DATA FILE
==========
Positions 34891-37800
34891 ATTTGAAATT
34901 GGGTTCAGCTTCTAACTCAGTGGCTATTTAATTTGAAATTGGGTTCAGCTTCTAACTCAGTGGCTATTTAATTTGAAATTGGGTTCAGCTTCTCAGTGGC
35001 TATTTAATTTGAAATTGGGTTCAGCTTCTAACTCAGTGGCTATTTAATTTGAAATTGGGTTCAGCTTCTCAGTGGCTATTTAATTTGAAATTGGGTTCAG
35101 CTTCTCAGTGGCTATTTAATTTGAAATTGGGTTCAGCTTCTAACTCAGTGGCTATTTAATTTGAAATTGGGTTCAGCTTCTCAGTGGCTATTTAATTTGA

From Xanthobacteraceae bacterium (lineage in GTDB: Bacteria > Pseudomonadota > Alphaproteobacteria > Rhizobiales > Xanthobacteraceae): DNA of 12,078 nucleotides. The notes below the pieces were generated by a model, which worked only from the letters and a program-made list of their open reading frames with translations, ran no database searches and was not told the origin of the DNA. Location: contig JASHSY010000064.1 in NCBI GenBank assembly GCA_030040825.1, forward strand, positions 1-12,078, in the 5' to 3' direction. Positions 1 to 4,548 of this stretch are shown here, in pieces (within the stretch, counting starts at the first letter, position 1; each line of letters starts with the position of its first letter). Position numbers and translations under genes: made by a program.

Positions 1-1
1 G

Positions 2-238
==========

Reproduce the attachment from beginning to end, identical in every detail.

Positions 34891-37800
34891 ATTTGAAATT
34901 GGGTTCAGCTTCTAACTCAGTGGCTATTTAATTTGAAATTGGGTTCAGCTTCTAACTCAGTGGCTATTTAATTTGAAATTGGGTTCAGCTTCTCAGTGGC
35001 TATTTAATTTGAAATTGGGTTCAGCTTCTAACTCAGTGGCTATTTAATTTGAAATTGGGTTCAGCTTCTCAGTGGCTATTTAATTTGAAATTGGGTTCAG
35101 CTTCTCAGTGGCTATTTAATTTGAAATTGGGTTCAGCTTCTAACTCAGTGGCTATTTAATTTGAAATTGGGTTCAGCTTCTCAGTGGCTATTTAATTTGA

From Xanthobacteraceae bacterium (lineage in GTDB: Bacteria > Pseudomonadota > Alphaproteobacteria > Rhizobiales > Xanthobacteraceae): DNA of 12,078 nucleotides. The notes below the pieces were generated by a model, which worked only from the letters and a program-made list of their open reading frames with translations, ran no database searches and was not told the origin of the DNA. Location: contig JASHSY010000064.1 in NCBI GenBank assembly GCA_030040825.1, forward strand, positions 1-12,078, in the 5' to 3' direction. Positions 1 to 4,548 of this stretch are shown here, in pieces (within the stretch, counting starts at the first letter, position 1; each line of letters starts with the position of its first letter). Position numbers and translations under genes: made by a program.

Positions 1-1
1 G

Positions 2-238